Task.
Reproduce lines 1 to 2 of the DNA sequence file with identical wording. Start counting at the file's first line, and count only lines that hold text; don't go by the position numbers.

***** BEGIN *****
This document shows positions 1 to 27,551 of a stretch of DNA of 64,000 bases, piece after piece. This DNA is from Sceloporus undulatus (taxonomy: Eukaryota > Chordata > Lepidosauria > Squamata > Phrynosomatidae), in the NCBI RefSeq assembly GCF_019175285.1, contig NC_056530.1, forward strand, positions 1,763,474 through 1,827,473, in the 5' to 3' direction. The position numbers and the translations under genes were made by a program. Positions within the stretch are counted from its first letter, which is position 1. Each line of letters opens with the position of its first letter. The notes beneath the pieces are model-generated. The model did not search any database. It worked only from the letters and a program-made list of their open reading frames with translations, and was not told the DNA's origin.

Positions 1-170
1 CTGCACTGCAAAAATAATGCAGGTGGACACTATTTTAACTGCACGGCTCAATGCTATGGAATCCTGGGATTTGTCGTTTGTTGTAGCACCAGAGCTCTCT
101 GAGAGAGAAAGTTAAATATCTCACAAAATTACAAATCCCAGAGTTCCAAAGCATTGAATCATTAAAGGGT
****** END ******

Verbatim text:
This document shows positions 1 to 27,551 of a stretch of DNA of 64,000 bases, piece after piece. This DNA is from Sceloporus undulatus (taxonomy: Eukaryota > Chordata > Lepidosauria > Squamata > Phrynosomatidae), in the NCBI RefSeq assembly GCF_019175285.1, contig NC_056530.1, forward strand, positions 1,763,474 through 1,827,473, in the 5' to 3' direction. The position numbers and the translations under genes were made by a program. Positions within the stretch are counted from its first letter, which is position 1. Each line of letters opens with the position of its first letter. The notes beneath the pieces are model-generated. The model did not search any database. It worked only from the letters and a program-made list of their open reading frames with translations, and was not told the DNA's origin.

Positions 1-170